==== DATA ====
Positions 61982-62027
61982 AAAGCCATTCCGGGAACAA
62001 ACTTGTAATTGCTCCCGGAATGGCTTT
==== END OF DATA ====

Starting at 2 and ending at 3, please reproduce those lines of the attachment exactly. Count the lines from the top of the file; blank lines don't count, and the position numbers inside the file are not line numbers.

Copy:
61982 AAAGCCATTCCGGGAACAA
62001 ACTTGTAATTGCTCCCGGAATGGCTTT